Parenting in the age of electronic devices is new and uncharted territory for many of us. Our teen-aged daughters saved their money and paid for half the cost of their iPad Minis a few years ago. Because owning devices was new at the time, I was naïve as to what could go wrong or what parameters I should set up.
After the fact it was very difficult to backtrack and take away electronic privileges. If I could do it again, I would set up the following standards and constraints from the very beginning.
- Establish dual ownership. When our girls got their devices, we didn’t really set up expectations of when we could access them or how we could monitor the way they used them. When we finally recognized that we needed access to the devices, the girls were very resistant and protective. We should have explained from the beginning that we have part ownership of the devices and that our supervision would continue until they are adults.
- Have “break” times. During the first few months that our girls had their devices, we began to see that if they had spare time or were bored, they automatically went to their devices. We quickly realized that we needed to impose a break time to help them engage with the family more and find other ways to entertain themselves. We started taking their devices for an hour once a week, and we soon saw the benefits of this. The break helped them to understand the pull the device has on them and let them see the real world for a while.
- Sequester devices when guests come over. I had an epiphany about this during our family reunion this summer. The girls were excited to see their cousins and aunts and uncles, but they wanted their devices right next to them. If a conversation was boring to them, they would check their updates. I realized that if we all put our devices away while we were spending time with family or friends, we could avoid the temptation to check them. One way to do this is to put everyone’s phones (including adults’!) into a basket. I want my girls to be in the habit of focusing on people instead of their electronics. One side note: I wouldn’t necessarily make this rule for when their friends come over—devices are a big part of friendships these days.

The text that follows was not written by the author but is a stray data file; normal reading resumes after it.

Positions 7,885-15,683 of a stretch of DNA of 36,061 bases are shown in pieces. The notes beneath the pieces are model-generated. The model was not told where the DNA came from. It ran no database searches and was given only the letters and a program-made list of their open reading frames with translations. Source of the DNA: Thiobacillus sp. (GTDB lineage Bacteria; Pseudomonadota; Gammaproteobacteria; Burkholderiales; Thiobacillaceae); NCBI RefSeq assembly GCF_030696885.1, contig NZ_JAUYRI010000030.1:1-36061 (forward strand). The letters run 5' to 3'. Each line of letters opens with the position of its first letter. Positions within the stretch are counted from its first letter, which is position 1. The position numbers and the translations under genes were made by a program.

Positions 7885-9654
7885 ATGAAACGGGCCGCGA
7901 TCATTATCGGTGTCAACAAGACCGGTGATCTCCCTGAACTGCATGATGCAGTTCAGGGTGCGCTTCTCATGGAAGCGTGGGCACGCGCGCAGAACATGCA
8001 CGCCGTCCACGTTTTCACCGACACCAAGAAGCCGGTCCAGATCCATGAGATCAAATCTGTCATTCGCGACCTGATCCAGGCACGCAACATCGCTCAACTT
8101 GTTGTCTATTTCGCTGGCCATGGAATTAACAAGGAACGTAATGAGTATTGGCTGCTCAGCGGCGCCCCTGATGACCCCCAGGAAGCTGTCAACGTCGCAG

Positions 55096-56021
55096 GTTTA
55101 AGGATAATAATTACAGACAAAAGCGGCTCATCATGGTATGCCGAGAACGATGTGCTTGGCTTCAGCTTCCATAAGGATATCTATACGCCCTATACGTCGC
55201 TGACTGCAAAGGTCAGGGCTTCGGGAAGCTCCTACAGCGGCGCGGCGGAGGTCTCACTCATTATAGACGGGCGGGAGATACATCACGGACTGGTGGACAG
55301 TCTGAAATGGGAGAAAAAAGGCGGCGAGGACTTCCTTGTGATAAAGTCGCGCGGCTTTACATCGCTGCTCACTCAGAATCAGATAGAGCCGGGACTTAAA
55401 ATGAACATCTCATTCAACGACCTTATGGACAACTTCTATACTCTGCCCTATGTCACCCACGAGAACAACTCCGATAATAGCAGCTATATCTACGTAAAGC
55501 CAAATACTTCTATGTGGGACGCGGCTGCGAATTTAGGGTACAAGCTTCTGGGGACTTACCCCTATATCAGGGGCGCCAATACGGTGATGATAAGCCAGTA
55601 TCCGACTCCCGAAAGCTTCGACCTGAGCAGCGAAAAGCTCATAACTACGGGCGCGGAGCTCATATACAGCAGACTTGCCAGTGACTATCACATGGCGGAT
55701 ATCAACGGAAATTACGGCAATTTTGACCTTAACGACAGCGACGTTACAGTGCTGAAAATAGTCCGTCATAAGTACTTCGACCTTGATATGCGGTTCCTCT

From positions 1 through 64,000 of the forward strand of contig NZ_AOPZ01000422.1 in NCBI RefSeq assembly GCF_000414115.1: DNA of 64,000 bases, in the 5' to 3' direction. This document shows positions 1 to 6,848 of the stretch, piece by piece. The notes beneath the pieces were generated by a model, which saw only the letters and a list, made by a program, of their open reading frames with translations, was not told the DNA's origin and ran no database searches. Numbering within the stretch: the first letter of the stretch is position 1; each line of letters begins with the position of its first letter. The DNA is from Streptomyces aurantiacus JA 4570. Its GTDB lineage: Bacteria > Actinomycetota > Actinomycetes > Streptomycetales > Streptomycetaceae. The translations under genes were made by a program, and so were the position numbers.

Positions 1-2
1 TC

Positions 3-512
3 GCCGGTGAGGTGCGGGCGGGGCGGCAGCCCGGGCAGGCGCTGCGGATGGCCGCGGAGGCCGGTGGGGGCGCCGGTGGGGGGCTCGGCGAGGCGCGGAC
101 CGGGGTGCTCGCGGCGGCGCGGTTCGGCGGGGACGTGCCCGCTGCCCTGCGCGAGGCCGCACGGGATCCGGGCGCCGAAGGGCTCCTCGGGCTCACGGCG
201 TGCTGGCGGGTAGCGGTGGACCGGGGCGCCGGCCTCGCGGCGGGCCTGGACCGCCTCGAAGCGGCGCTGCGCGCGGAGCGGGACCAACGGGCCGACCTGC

- Think through and approve each app. Just because a certain app comes on the device doesn’t mean it has my approval. I found out that many of the pre-loaded apps can be removed. I set up their devices so I had an alert when they downloaded any new app. This makes it so I can examine what apps the girls are using and approve of any future apps. Different parents will have different ideas regarding which apps are appropriate, but it’s much easier to prohibit an app before teens start using it.
- Keep an eye on whom they follow on social media. This one really took me by surprise. I learned it is essential that I know which accounts my girls follow not only because of possibly inappropriate content, but also because of the frequency of the posts from certain groups. For instance, my older daughter is interested in human rights, but some groups she followed post 3–4 times a day, overwhelming her with propaganda and sometimes disturbing images.
Another instance where I realized I needed to pay closer attention came when I found out that my daughter was following a popular fashion magazine on Instagram, seeing and learning some inappropriate things. I have very strong feelings about the dangers of fashion magazines (air brushing, body image distortion, adult content, etc.) and the possible effects on my daughters. It dawned on me that through Instagram and similar social media, you can have access to any magazine, group, or product imaginable. I needed to be aware of which ones my daughter was subscribing to. I definitely control what print media comes in my home, but I was not controlling the digital media reaching my daughters.
- Limit how many people or groups they can follow. Reviewing my daughters’ apps also showed me that the more people (or groups) they follow, the longer it takes them to “keep up” with everyone. It takes a lot longer to go through your feed if you follow 100 accounts rather than 50. I put a limit on how many they were allowed to follow, thus decreasing the time it would take them to stay up-to-date. This is much harder to do after the fact, asking them to give up some of the accounts they already like.
Over the years I have learned a lot about monitoring my children’s use of devices. If I had set up the necessary parameters early on we could have avoided some frustrations and problems. Preemptive strategies like these are what deliberate motherhood is all about. Instead of letting the tides of social trends and technology control us, we can decide upfront if and how we will participate.
QUESTION: What restrictions have you implemented with your teens’ device use and how have your teens responded?
CHALLENGE: Go through your child’s Twitter, Instagram, or Facebook account to review who they are following.
Edited by Sarah Monson & Becky Fawcett.
Image from Shutterstock; graphics by Julie Finlayson.
Originally published on August 8, 2016.